Monday July 1st, 2002
Linux Online recently compared the major Linux browsers, including the Mozilla-based trio of Mozilla 1.0, Netscape 6.2 and Galeon. Reviewer Michael J Jordan praises Mozilla's stability, tabbed browsing, rendering and customisation.
As mentioned by fondacio on our forums, the International Herald and Tribune took a look at Mozilla, Opera and NeoPlanet (note that the site doesn't seem to work in some builds of Mozilla). Reviewer Lee Dembart says that "Mozilla is impressive and has it all over Opera." He especially likes the ability to block pop-ups, tabbed browsing and pipelining.
UPDATE! tuxracer writes: "I've put up a browser comparison list, comparing various features that affect usability and W3C standards compliance. It compares Mozilla 1.0, Netcaptor 7.01, Internet Explorer 6.0 (Windows), and Internet Explorer 5.x (Mac)."
#103 Re: Re: Re: Re: No
by SubtleRebel <firstname.lastname@example.org>
Tuesday July 9th, 2002 3:56 AM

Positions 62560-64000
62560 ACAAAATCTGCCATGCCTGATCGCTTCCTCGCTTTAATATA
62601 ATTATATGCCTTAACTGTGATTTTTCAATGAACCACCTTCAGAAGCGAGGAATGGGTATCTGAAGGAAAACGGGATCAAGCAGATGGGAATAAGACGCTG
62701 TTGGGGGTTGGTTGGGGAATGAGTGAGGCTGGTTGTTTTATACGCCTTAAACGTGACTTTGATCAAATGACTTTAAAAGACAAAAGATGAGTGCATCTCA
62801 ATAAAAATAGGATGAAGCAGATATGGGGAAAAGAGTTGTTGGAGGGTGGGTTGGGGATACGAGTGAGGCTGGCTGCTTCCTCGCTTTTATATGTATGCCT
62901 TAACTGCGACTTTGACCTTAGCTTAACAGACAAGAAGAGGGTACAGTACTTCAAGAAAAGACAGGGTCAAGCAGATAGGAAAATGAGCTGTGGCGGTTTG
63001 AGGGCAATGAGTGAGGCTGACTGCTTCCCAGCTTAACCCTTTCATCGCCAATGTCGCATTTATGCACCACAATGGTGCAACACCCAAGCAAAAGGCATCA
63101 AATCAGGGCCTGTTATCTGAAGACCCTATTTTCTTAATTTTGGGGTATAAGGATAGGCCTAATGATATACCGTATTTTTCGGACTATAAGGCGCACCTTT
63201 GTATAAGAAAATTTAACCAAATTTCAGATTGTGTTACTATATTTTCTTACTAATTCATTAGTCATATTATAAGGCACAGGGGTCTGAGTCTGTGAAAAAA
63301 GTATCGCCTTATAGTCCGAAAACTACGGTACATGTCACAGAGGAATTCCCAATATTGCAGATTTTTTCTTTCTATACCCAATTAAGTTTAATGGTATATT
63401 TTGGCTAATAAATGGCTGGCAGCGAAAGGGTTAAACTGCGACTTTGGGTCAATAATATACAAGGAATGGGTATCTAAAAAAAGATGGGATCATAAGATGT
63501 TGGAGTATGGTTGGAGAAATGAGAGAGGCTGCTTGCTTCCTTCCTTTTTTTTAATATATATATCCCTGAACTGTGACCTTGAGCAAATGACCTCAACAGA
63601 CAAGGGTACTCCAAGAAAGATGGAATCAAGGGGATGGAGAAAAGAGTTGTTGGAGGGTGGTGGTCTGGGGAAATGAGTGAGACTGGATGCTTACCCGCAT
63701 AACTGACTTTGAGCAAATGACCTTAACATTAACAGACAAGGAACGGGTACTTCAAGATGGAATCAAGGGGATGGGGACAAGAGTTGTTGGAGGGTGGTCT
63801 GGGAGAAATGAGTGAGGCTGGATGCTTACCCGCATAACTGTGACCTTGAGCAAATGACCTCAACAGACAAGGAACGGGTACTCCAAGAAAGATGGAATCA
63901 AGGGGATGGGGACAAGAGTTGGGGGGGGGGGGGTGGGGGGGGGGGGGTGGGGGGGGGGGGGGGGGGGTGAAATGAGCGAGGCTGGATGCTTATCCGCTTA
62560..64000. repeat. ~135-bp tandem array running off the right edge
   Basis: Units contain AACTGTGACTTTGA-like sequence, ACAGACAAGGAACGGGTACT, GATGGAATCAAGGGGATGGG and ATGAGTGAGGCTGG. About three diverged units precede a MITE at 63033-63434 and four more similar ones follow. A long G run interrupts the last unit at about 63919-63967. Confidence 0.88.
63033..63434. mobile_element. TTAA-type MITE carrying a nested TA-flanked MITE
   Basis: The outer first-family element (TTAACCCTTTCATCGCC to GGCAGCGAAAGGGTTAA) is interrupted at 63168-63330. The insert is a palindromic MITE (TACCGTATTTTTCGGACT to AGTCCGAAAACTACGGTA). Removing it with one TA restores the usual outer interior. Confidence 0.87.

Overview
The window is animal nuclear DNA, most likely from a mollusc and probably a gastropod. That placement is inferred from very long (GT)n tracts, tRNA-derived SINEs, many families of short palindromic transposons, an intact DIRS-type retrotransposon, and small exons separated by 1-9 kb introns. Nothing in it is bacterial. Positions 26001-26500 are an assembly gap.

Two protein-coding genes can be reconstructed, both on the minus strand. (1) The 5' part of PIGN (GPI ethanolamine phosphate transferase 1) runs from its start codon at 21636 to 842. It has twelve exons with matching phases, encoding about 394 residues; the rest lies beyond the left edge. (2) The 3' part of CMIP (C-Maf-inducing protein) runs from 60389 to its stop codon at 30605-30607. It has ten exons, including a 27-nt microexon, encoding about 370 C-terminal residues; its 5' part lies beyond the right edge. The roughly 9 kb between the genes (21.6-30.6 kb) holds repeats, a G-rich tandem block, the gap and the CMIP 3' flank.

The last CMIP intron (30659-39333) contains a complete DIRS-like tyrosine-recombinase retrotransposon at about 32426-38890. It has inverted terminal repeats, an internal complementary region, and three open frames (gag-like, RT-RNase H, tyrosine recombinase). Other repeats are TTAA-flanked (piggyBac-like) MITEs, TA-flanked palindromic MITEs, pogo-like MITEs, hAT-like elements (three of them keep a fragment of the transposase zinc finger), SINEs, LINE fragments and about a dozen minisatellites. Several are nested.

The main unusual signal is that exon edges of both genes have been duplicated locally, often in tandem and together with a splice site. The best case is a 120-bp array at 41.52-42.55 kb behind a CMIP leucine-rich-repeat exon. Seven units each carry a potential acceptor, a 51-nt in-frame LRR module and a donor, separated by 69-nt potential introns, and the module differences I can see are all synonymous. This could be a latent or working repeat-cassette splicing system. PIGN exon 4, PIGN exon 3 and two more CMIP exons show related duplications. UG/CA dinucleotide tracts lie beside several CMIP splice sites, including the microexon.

You are replying to this message
> "If you'll re-read my last post above you'll see > that NIMDA was both an email and browser exploit" > > I did read about NIMDA. I've read several articles > about NIMDA and its overwhelming propogation came > from that of email, not web browsing.
What exactly are you basing that claim on? I am not aware of any factual study conducted to trace the propogation of NIMDA; I would think that that would be a nearly impossible task without pervasive access to thousands of companies' servers and workstations.
As I mentioned in a previous post, I have personally have dealt with over 100 NIMDA infected websites. What I did not mention was that the reason that I have dealt with so many is because I have worked with 3 different companies whose networks were brought to their knees by NIMDA and we had to spend a lot of time getting them clean. During the process we tracked NIMDA back to websites and email. One of the companies called me in after they had been infected for the second time; the first time they cleaned all their sysems and upgraded their mail server's antivirus software so that it would stop NIMDA infected email; they could not understand how they got infected the second time because they had ignored the fact that NIMDA could spread through web browsing and file sharing. In almost every case, the individual users at these companies had no clue whether they were infected by mail, web, or file share; if asked they would probably say email because they believe, like you apparently do, that worms only get spread by email.